While we’re a few months early, 2015 marks the 20th anniversary of ColdFusion. The first version was released on July 2, 1995.
The platform, which spawned the CFML programming language, was invented by Jeremy and JJ Allaire. It was originally designed to make connecting HTML pages to databases easier, but went on to become a full platform including an integrated development environment and full scripting language by the second version, which came out the following year.
Allaire corporation, which was founded by the two, was acquired by Macromedia in 2001. Macromedia itself was then acquired by Adobe four years later.
While it’s 20 years old, ColdFusion has seen twice that number of released, including updates, and while you may not hear much about it these days, Adobe continues to push out updates for multiple releases.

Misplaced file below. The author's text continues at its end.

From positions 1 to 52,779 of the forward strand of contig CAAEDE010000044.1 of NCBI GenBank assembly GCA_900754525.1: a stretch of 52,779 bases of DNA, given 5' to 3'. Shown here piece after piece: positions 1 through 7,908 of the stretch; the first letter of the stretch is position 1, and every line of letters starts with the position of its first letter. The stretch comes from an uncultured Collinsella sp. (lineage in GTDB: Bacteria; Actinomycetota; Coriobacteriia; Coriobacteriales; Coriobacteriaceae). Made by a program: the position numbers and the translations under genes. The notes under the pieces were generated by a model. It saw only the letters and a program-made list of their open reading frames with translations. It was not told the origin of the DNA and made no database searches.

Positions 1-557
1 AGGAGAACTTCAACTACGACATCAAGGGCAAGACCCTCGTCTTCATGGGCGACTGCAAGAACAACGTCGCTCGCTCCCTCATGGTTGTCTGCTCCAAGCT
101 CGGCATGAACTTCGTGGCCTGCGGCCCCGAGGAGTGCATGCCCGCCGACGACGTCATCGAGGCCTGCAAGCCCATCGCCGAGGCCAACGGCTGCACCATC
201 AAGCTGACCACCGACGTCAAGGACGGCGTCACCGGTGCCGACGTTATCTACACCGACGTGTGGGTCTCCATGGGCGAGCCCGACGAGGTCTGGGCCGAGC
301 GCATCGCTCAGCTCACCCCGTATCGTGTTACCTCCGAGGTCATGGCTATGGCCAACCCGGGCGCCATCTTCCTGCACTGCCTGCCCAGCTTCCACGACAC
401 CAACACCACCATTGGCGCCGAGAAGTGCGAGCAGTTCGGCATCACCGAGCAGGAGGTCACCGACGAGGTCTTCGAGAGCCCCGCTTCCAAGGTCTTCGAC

This month alone, Adobe has already pushed out update 16 and a a prerelease build refresh for ColdFusion 10 and a prerelease build refresh for ColdFusion 11.
ColdFusion 11 was released less than a year ago, and removed many of the features identified as “deprecated” in prior releases. While in the past, users were able to continue using certain tags or functions, 11 eliminated that.
In 2012, Adobe released a roadmap for ColdFusion, projecting development of the product to continue to the year 2021.
Image via Adobe